Glioblastoma (GBM) therapy is challenging due to tumor heterogeneity and variable target expression. Li and Zhang et al. showed that Fn14, the TWEAK receptor, was highly expressed in gliomas with poor prognosis and was low to undetectable in normal tissue. In mouse GBM models, antitumor effects of an anti-Fn14xCD3 BiTE given intratumorally were compared with systemic Fn14 CAR T cells and Fn14 CAR T cells expressing IL-15. All three constructs were antigen-specific and highly cytotoxic, but xenografts treated with Fn14 CAR T cells regrew, whereas IL-15 enhanced survival and CAR T cell expansion and showed comparable antitumor effects to anti-Fn14 BiTE.
Contributed by Katherine Turner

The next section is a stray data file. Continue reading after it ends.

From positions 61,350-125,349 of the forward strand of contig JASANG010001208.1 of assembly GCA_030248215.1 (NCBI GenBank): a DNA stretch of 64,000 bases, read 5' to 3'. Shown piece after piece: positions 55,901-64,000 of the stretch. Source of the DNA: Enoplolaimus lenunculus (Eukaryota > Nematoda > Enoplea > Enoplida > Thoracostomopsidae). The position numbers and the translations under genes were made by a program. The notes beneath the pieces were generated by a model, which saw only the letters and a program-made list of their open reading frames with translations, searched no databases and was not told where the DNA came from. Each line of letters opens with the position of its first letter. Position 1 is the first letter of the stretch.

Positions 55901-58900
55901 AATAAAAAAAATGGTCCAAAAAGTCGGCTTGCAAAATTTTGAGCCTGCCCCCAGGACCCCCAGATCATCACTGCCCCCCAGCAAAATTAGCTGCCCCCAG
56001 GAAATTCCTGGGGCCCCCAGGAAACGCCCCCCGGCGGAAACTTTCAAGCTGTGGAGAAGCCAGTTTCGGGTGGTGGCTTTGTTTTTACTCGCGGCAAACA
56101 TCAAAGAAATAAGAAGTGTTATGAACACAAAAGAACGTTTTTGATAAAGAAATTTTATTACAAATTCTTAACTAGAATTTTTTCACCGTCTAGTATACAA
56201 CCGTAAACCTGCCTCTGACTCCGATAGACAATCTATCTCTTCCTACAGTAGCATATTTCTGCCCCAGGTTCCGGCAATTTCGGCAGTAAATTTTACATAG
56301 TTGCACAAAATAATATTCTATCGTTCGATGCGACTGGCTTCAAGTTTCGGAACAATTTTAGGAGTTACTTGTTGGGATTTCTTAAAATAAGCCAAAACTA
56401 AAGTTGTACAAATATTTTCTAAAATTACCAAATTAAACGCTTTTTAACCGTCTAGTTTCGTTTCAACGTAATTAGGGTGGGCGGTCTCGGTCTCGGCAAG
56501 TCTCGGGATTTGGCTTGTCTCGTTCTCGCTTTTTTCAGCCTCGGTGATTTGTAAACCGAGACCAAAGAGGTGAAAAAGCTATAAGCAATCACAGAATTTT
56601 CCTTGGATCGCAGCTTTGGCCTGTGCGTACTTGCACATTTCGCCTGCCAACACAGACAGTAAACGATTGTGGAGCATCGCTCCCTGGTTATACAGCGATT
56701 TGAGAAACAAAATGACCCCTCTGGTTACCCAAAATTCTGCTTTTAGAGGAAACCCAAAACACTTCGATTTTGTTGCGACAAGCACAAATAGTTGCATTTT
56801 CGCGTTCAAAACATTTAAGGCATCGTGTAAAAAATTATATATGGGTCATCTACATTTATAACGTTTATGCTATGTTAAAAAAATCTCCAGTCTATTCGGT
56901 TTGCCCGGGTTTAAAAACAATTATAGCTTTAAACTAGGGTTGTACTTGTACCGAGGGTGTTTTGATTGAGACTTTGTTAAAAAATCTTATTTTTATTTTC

ABSTRACT: T cell-engaging therapies involving bispecific T cell engager (BiTE) and chimeric antigen receptor T (CAR-T) cells have achieved great success in the treatment of hematological tumors. However, the paucity of ideal cell surface molecules that can be targeted on glioblastoma (GBM) partially reduces the immunotherapeutic efficacy. Recently, high expression of Fn14 has been reported in several solid tumors, so the strategy of exploiting this specific antigen for GBM immunotherapy is worth studying. Consequently, we constructed Fn14_ CD3 BiTE and Fn14-specific CAR-T cells and investigated their cytotoxic activity against GBM in vitro and in vivo. First, expression of Fn14 was confirmed in glioma tissues and GBM cells. Then, we designed Fn14-specific BiTE and CAR-T cells and tested their cytotoxicity in GBM cell cultures and mouse models of GBM. Fn14 was highly expressed in GBM tissues and cell lines, while it was undetectable in normal brain samples. Fn14_ CD3 BiTE, Fn14 CAR-T cells and Fn14 CAR-T/IL-15 cells were antigen-specific and highly cytotoxic, showing good antitumor activity in vitro and causing significant regression of established solid tumors in xenograft models. However, the xenografts treated with Fn14 CAR-T cells regrew, whereas xenografts treated with Fn14 CAR-T/IL-15 cells did not. IL-15 engineering augmented the antitumor activity of Fn14 CAR-T cells and resulted in significant antitumor effects similar to those of Fn14_ CD3 BiTE. Our results suggest that Fn14 is an appropriate target for GBM. Anti-Fn14 BiTE and Fn14-specific CAR-T/IL-15 cells may be exciting immunotherapeutic options for malignant brain cancer.